Today we are not just two foreigners who jog past and wave and smile in mutual greeting and recognition; today we belong to the community of “morning” people”…


Mahjong on a train to Xi’an

A few years ago we caught an overnight train from Beijing to Xi’an, the home of the Terracotta Warriors. We shared a compartment with two Chinese men, probably in their 50’s. I had bought a small mahjong (májiàng, 麻将)  set in one of the markets – more ornamental than practical, but when I took it out to see whether it had any English instructions – which it did – the two guys got seriously animated and set about teaching us how to play! They had zero English and my Mandarin wasn’t very good at that stage and I’m not sure I would have been able to work out their dialects or accents anyway. But language was no barrier as the 4 of us huddled over this set of tiny tiles at the minute table in the train compartment. So with loud and enthusiastic shouts of (鸡) and chī (吃), we spent a memorable couple of hours. Luckily they did not insist on adding money into the process, because I don’t think we would have come away unscathed… At one stage they seemed to become frustrated that we weren’t grasping the intricacies of the game quickly enough so they subtly took over our tiles as well and played on our behalf against themselves!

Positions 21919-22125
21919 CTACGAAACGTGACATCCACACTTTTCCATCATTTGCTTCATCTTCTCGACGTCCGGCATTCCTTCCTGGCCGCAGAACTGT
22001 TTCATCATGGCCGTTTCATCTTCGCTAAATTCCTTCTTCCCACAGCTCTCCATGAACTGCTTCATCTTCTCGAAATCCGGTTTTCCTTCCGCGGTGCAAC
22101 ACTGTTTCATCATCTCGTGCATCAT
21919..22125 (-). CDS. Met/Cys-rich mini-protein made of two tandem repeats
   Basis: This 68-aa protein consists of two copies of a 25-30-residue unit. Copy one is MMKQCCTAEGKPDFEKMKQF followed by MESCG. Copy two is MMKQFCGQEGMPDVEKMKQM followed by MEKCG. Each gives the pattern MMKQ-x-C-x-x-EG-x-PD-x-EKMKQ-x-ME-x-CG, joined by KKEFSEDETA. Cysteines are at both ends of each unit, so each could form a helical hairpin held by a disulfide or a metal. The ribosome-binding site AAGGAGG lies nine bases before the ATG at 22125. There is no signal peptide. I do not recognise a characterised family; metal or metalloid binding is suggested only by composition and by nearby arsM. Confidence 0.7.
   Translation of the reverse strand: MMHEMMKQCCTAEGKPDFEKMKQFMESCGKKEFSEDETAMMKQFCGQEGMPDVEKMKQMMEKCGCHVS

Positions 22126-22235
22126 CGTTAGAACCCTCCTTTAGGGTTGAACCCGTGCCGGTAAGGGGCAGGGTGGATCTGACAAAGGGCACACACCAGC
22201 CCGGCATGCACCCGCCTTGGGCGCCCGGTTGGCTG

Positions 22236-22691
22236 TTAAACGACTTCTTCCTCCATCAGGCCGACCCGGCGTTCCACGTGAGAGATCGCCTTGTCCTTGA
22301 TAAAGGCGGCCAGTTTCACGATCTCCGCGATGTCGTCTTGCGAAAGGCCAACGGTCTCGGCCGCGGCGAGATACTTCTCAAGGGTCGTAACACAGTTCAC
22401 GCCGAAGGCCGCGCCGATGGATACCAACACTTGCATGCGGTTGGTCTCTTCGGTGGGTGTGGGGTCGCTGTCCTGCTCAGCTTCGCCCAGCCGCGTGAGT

As the evening progressed, the news spread throughout the train about the lǎowài playing mahjong and we soon had a crowd of interested observers hanging through the compartment doors and windows. Eventually in the early hours of the morning after trying unsuccessfully to hint that we wanted to get some sleep, I had to start packing the tiles away in order to get all the spectators out of our compartment. Every time I look at the mahjong set in our display cabinet it makes me smile to think of this unique train experience – it is definitely one of our treasured China memories.


Please leave your shoes at the door

A row of neatly paired shoes forms a common sight at the entrance to most, if not all, Chinese homes: outdoors, functional shoes for everyday street wear line up side-by-side with slippers and comfortable house shoes for wearing indoors. There’s a very practical reason for this custom – when walking outside along the streets, your shoes get dirty and pick up all sorts of rubbish and filth, and when you enter a home, you don’t want to carry that dirt into the living space.  Tradesmen and temporary visitors often pull on small plastic “socks” to cover their shoes as they enter the house – these are then thrown away when they leave; but more permanent guests are invited to remove their shoes and to pull on a pair of slippers – it is an invitation for them to feel at home, to be comfortable, to be welcomed into someone’s “inside” space.